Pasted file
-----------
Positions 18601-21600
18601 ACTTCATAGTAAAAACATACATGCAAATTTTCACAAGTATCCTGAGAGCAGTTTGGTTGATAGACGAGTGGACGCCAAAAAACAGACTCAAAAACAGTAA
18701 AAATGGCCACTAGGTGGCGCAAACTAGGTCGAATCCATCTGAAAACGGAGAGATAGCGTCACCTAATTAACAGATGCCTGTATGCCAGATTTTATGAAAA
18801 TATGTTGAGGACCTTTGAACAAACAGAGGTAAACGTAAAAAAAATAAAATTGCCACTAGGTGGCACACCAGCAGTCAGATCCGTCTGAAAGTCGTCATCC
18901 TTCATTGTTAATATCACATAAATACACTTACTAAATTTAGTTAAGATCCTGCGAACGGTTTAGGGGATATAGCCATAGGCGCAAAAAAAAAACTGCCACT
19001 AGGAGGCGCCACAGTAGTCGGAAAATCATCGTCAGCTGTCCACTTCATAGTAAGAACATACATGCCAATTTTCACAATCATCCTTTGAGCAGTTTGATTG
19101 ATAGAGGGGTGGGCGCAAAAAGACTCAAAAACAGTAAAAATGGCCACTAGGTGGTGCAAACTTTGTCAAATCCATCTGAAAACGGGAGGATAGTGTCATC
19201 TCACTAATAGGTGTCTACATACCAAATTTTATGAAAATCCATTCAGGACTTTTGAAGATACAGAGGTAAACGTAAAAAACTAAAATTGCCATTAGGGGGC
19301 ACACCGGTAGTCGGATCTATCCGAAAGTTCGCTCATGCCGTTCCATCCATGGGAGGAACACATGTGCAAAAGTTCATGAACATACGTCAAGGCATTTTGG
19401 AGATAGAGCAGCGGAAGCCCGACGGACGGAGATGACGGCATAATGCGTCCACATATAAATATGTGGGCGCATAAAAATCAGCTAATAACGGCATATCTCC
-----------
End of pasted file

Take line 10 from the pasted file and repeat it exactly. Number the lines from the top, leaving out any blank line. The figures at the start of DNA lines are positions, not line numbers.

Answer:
19401 AGATAGAGCAGCGGAAGCCCGACGGACGGAGATGACGGCATAATGCGTCCACATATAAATATGTGGGCGCATAAAAATCAGCTAATAACGGCATATCTCC